What Are Catastrophic Injuries?

When you’ve been seriously injured in an accident, you need compensation that covers the full costs of your injuries and damages. But when you’ve suffered catastrophic injuries, it can be difficult to understand the scope of your damages, let alone what compensation you’re due for your injuries. 

For example, you may not be sure your injuries count as catastrophic, and you may not have the tools to calculate what that means for you. At the Law Offices of Gary S. Greenberg, our personal injury lawyers know it can be tough to understand the full impact of your accident. Read on to learn more about some common types of catastrophic injuries. 

Head Injuries 

A blow to the head can mean damage to the control center of your body. When you’ve suffered a head injury, your cognitive function can be impacted, from memory loss to a loss of your senses. That damage can be catastrophic, impacting your ability to return to your life as it was. 

Head injuries can vary, depending on the type of injury. For example, a concussion can happen during a blow to the head and can cause loss of focus, memory loss, and other cognitive effects. Similarly, a diffuse axonal injury can happen when you’ve suffered blunt trauma to the head. 

If the injury is serious enough, it can cause a skull fracture. Because the skull is hard but thin, with little cushion between the brain and bone, the fracture can also damage the brain tissue. That can cause hemorrhaging, or bleeding in the brain, or an edema, or swelling of the brain. That can be life-threatening if not treated quickly. 

Spine Injuries

Your spine is another vital part of the control center of your body, one that passes messages from the brain to the body. If your spine is damaged, it can cut off those signals to the rest of the body. That can lead to permanent, life-changing damage. 

Spine injuries can be of two types: complete or incomplete. A complete spinal injury means the spinal cord is completely cut. That can be permanent and impossible to repair. An incomplete spinal injury means that while the spine is damaged, it’s not completely severed. You may be able to repair some of the damage through therapy and rehabilitation. 

The location of your injury can make a difference, too. Spinal injuries are classified as cervical, thoracic, lumbar, or sacral, based on the area of the body they affect. For example, a thoracic spinal cord injury can impact the upper chest and abdominal muscles. If your mobility is permanently damaged, you may be qualified for compensation for your catastrophic injury.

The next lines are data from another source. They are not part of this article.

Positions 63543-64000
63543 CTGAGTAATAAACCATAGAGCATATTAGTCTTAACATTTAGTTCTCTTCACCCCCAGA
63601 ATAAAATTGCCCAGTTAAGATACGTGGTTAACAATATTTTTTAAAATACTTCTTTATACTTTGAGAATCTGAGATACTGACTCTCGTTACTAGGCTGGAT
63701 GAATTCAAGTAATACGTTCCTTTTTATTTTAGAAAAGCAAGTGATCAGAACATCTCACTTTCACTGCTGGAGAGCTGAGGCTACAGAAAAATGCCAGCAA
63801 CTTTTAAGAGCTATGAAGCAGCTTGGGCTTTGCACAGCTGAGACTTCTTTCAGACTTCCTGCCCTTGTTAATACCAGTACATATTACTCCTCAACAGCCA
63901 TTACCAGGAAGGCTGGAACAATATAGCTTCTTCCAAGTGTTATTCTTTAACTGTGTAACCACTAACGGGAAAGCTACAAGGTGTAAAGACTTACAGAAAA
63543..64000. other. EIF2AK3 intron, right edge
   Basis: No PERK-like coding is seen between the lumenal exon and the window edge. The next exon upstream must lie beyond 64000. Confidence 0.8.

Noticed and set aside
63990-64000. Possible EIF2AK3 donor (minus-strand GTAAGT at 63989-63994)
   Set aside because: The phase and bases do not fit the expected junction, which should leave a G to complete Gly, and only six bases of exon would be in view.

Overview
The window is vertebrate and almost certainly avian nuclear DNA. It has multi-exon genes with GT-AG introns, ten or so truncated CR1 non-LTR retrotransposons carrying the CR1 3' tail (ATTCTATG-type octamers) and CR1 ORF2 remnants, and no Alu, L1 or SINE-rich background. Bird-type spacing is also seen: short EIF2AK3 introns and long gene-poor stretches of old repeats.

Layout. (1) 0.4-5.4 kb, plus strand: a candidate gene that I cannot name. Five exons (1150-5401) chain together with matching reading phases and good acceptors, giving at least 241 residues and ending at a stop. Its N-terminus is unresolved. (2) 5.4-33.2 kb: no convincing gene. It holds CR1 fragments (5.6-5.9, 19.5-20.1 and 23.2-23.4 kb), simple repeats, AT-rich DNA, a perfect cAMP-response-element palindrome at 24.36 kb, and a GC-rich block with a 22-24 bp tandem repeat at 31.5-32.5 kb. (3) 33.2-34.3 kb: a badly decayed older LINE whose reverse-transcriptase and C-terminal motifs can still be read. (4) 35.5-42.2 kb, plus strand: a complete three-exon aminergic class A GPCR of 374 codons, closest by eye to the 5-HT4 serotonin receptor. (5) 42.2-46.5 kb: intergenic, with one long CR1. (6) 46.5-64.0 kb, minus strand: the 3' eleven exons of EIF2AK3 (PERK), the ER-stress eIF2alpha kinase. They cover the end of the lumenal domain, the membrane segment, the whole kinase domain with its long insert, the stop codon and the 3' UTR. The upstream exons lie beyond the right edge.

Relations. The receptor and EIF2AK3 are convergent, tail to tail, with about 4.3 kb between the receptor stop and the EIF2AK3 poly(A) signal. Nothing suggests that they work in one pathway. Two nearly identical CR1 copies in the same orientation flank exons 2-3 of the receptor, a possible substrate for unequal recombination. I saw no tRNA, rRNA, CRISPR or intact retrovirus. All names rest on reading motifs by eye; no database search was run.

Loss of Use of a Limb

When you’ve suffered a catastrophic injury, it may impact your life permanently, but it’s not always a full-body injury. Unlike a head or spine injury, an injury to a limb only impacts a part of your body. But that injury can impact your ability to do certain things, depending on the limb you lost. That can lead to life-long changes that can make certain things impossible. 

If you’re not sure whether your injury meets the criteria of a catastrophic injury, check out some of the ways a loss of use of a limb can happen: 

  • Amputation – In some cases of a traumatic injury, you may have completely lost one of your limbs. This loss may make your job, your favorite activities, and even daily tasks difficult to complete. You may also need mobility aids like wheelchairs or crutches. 
  • Loss of Muscle Function – You may not have lost a limb, but nerve damage caused by your injury may have caused a loss of muscle function. That may mean a permanent weakness or loss of control over the fine motor skills you once had. 

Get Compensated for Your Catastrophic Injuries with a Lawyer

When you’ve suffered a catastrophic injury, it can be difficult to understand what that means for your legal claim. You may feel lost in technical terms that don’t mean anything to you, when what you want to hear is how you can get compensated for what you suffered. 

Luckily, the lawyers at the Law Offices of Gary S. Greenberg are here to help you understand what your claim is worth, what you can do to recover, and how we can help your claim succeed. If you’re not sure where to begin, reach out to a lawyer for a free consultation. Your lawyer is ready to speak with you when you call 414-271-7007 or fill out the online contact form below.